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Seasteading Institute, a nonprofit company co-founded by PayPal billionaire Peter Thiel, wants to build a city floating on the waters of French Polynesia, which would have its own government and cryptocurrency.
The idea of a city on the seas has been touted in technology circles for some time, and has even been the subject of ridicule in the HBO show Silicon Valley. This version was initially supported by Thiel, the famed libertarian billionaire who co-founded PayPal and funded Hulk Hogan’s lawsuit which put the media website Gawker out of business.
Seasteading Institute was founded nearly a decade ago, and in early 2017 the government of French Polynesia allowed the organization to test its oceans for suitability for a floating city. In May 2018 a pilot project was announced, and in July the institute announced it will build 300 houses.
Pre-sales have also begun for the Varyon cryptocurrency associated with the new city. Right now there are numerous potential designs for the city, which will be located approximately half a mile from land, and linked to the shore by a ferry.
The floating city was originally proposed as a libertarian idea, where residents would be able to escape from government influence. Joe Quirk, resident of Blue Frontiers, the startup which will manage the city, told Business Insider the idea has evolved to more than that, where the focus is on cities that can survive rising sea levels and the effects of climate change.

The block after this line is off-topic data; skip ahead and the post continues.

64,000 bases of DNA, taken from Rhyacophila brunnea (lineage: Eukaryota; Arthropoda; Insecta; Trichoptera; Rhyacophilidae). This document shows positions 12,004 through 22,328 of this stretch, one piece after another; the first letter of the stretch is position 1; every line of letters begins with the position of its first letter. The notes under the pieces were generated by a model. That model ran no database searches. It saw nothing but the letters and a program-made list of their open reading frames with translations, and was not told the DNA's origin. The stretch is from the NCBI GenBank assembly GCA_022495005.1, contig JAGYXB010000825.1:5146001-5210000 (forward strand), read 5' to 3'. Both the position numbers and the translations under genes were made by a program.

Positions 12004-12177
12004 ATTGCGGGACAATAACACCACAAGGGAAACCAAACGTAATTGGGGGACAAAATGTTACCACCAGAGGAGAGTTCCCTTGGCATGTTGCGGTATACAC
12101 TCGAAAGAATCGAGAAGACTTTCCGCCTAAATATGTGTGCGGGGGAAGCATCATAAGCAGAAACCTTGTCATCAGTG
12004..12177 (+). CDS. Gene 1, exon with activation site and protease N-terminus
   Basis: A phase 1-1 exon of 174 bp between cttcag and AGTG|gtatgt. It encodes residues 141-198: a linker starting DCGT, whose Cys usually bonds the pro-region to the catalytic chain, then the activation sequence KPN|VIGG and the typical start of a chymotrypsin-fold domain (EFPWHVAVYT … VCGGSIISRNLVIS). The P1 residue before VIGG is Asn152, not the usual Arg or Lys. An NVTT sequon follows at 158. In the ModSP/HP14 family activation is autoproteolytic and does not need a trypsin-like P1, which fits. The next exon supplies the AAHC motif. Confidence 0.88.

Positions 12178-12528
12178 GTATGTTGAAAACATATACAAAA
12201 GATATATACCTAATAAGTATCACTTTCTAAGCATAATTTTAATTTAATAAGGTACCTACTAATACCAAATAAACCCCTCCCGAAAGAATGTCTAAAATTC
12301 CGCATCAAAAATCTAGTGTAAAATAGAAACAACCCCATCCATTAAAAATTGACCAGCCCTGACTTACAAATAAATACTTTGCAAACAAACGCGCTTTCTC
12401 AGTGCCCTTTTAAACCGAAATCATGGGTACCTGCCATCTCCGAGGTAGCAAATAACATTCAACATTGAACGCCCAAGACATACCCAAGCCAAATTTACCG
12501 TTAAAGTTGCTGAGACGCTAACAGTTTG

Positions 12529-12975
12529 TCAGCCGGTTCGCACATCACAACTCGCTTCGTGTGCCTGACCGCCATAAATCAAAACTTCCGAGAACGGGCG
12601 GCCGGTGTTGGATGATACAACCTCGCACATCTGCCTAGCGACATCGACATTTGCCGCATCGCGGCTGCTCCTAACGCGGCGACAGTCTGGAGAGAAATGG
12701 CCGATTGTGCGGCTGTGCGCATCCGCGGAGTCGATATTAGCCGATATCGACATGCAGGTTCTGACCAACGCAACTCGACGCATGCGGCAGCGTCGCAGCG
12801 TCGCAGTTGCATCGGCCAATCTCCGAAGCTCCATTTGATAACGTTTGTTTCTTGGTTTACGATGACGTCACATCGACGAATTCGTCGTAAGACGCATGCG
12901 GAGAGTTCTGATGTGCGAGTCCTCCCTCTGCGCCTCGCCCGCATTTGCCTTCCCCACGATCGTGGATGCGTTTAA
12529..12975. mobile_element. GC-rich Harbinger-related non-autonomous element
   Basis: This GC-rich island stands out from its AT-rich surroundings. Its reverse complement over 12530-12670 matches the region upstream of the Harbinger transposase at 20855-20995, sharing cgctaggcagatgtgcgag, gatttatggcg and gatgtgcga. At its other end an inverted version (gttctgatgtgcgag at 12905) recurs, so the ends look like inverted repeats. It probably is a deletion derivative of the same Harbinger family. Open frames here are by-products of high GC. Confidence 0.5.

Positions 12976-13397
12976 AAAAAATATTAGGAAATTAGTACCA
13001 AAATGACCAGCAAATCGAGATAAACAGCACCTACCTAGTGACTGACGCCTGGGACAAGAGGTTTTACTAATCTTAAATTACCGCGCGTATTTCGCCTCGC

Although Thiel, who is known for his anti-big government views, is no longer involved, the Seasteading Institute and the Blue Frontiers all have strong connections to libertarian ideals; Seasteading Institute co-founder Patri Friedman wrote the book Seasteading: How Floating Nations Will Restore The Environment, Enrich the Poor, Cure The Sick, and Liberate Humanity from Politicians. For people with a libertarian viewpoint, the idea of cities floating on the sea, away from the conventional rules and laws of the land, appeals greatly.
This is not the first time someone has attempted to build a new country in the sea. In 1972, Lithuanian-born millionaire Michael Oliver founded a state off the coast of Tonga, contracting a company to build an island by dredging the seabed. The island was called the Republic of Minerva and Oliver declared independence and made his own currency. But the King of Tonga took offense, and deposed Oliver. The island was eventually reclaimed by the sea.
The Seasteading island agreement with French Polynesia will avoid the issues Oliver faced. But the idea of a floating city with no laws is still a long way off transitioning from science fiction to reality.